Analysts react to 360 price cut, predict $50 trim in '10
Pachter, Divnich, Sebastian, and Schachter weigh in on Microsoft's move, projecting additional discount within next year, Nintendo response.
In the wee hours of the morning, Microsoft broke its silence on its long-speculated Xbox 360 price drop. Beginning Friday, the 120GB Xbox 360 Elite will cost only $299.99. As for its current $300 model, the 60GB Xbox 360 Pro, Microsoft will be cutting $50 from its price to clear inventory as the SKU is phased out. Microsoft's low-end Xbox 360 Arcade, which has 512MB of built-in memory and no external hard drive, will retain its $199.99 price point.
While the move simplifies the Xbox 360's SKU lineup, it remains to be seen how Microsoft's console will match up against Sony's 120GB PlayStation 3 Slim, which has just begun selling at the $299 price tag, or Nintendo's market-leading $250 Wii. And depending on which industry-watcher is asked, the move could have a decidedly positive impact or just one that maintains the status quo.
According to Wedbush Morgan Securities' Michael Pachter, the Xbox 360 Elite's new price tag is less of a price cut and more of a replacement. "They replaced the old $299 model with a new (black) improved (120Gb) $299 model," he said, going on to note that if the Xbox 360's sales decline, it wouldn't be at all out of the question for Microsoft to trim another $50 off its price tag. As it stands, he believes that 360 sales will remain at their current levels in the near future.
Electronic Entertainment Design and Research's Jesse Divnich agrees that Xbox 360 sales won't see much fluctuation as a result of Microsoft's move. However, Divnich notes that the $299 price point is a monumentally good thing for both Microsoft and Sony.
"Historical sales, accounting for inflation, suggest the $249 to $299 price point is the sweet spot where the industry can expand at a comfortable rate while still delivering profitability for the console manufacturers," he said. "A $249 to $299 price point over the next two years would give Microsoft, and Sony, the breathing room needed to improve manufacturing efficiencies while expanding upon the margins on each system sold. Any improvement on the bottom-line will allow Microsoft and Sony to each to properly fund new and innovative features that will drive our industry forward."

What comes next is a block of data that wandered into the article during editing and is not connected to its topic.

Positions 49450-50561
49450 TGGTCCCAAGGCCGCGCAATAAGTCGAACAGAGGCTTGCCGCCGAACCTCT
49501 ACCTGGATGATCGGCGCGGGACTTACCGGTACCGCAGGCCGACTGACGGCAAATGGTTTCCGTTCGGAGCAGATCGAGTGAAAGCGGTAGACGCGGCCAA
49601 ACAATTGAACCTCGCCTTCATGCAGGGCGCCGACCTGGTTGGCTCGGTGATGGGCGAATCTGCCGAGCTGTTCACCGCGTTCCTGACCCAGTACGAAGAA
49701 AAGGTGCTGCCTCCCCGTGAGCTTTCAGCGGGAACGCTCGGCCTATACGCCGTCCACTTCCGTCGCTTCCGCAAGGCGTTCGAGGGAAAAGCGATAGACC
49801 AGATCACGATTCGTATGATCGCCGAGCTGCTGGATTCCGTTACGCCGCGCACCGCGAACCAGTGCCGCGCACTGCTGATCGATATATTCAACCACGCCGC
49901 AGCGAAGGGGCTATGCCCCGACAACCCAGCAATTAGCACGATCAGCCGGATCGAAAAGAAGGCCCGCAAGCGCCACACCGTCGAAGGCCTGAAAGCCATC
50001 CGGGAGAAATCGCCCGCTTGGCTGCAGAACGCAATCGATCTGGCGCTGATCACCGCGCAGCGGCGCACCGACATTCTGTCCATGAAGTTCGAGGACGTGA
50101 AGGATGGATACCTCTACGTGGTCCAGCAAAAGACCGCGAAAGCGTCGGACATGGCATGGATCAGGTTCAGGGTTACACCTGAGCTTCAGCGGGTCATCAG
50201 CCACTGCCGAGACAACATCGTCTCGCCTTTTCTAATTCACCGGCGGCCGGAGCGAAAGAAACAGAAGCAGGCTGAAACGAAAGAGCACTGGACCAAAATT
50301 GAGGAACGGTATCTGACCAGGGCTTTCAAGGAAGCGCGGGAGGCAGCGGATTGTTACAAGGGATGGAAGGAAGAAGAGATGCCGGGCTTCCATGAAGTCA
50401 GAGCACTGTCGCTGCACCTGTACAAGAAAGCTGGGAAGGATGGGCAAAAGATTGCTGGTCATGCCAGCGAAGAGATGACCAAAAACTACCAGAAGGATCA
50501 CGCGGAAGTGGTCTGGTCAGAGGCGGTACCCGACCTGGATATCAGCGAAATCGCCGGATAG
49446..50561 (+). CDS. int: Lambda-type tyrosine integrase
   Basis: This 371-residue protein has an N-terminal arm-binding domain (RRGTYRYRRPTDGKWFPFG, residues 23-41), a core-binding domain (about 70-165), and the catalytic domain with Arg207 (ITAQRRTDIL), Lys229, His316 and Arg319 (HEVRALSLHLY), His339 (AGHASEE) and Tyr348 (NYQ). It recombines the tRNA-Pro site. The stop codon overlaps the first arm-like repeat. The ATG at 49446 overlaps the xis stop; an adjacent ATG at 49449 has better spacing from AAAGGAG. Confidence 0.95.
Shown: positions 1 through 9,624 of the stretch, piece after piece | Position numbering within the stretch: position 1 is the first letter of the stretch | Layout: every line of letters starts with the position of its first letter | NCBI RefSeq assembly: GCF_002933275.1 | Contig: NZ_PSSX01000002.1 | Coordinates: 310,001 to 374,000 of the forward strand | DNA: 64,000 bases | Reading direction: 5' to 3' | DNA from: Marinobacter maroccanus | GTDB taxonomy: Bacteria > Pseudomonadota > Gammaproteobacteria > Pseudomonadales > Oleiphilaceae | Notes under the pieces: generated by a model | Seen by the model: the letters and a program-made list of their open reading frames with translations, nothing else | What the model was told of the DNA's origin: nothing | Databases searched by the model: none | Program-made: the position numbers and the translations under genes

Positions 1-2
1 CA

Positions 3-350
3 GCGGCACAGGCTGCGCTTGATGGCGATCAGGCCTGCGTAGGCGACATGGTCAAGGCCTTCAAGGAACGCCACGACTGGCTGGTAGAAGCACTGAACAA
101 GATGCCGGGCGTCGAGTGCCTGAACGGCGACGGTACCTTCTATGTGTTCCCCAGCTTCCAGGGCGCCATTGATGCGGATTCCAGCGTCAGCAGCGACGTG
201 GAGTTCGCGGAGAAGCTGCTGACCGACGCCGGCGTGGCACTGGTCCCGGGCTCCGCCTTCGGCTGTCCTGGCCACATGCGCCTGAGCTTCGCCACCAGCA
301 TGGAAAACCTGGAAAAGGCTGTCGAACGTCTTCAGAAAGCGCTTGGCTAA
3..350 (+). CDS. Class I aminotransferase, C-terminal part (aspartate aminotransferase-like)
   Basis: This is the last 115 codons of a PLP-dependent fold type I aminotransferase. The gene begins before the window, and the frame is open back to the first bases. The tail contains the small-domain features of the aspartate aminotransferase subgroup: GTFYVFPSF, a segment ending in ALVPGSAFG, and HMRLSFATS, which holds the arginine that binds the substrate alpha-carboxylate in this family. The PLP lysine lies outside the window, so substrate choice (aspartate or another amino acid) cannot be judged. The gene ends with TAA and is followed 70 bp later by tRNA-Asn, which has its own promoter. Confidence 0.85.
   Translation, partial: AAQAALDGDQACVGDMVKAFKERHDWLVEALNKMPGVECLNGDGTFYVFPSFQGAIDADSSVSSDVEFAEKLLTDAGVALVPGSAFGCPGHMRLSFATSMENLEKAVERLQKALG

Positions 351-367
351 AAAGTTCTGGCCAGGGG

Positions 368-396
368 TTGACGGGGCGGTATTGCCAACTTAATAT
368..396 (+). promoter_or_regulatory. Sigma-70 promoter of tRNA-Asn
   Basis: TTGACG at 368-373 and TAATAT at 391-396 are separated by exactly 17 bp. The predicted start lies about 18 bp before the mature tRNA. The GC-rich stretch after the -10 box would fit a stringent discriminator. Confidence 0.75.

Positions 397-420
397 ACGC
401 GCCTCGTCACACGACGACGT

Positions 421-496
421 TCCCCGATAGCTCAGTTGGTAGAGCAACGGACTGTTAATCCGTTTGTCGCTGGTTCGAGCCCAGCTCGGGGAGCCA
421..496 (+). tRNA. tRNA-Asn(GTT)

Divnich also thinks that Microsoft will likely cut another $50 off the Xbox 360 Elite's price tag within the next year, on account of being outmatched by the PS3 on a technical level and the Wii on an economic level.
"This puts the Xbox 360 into a tough position where it is outmatched in terms of hardware capabilities at $299 and the Nintendo Wii remains alluring to casual and price sensitive consumers at $249," he said. "Over the next year Microsoft will most likely reposition the Xbox 360 Elite model closer to the $249 price point to both pressure Sony and attract potential Nintendo Wii consumers."
Of those Wii consumers, Divnich believes that Nintendo is in danger of losing the mainstream audience that it has thus far done so well to court. "Essentially, Nintendo stole potential PlayStation 3 and Xbox 360 consumers from this hardware lifecycle three years in advance," Divnich said, before calling for a $50 price cut for the Wii.
"In order to maintain this position Nintendo should drop their Wii console down to $199, not because the current Xbox 360 or PlayStation 3 pricing structure poses a threat; rather, because they will eventually pose a threat," he said. "Nintendo's strategy should be to capture as many consumer dollars as possible while their competitors are still weak in their offerings to the casual audience and price sensitive consumers."
As for the optimistic sect, both Broadpoint AmTech's Ben Schachter and Lazard Capital Markets' Colin Sebastian believe Microsoft stands to see a healthy uptick in console sales. Noting that price cuts "always" have a positive effect on the gaming industry, Schachter said that Microsoft also stands to gain from simplifying its SKU count. Schachter also believes that the $199 price point for the Xbox 360 Arcade keeps it in close competition with the Wii.
Sebastian believes that Microsoft's and Sony's respective cuts will go a long way in bringing consumers back, after five months of consecutive US retail sales declines. "A hardware price war is good for the industry, particularly given the recent slowdown," he said. Sebastian also noted that Nintendo appears to be devising hardware bundles to remain competitive, but a price cut could be on the horizon for the console if sales don't pick up by October.
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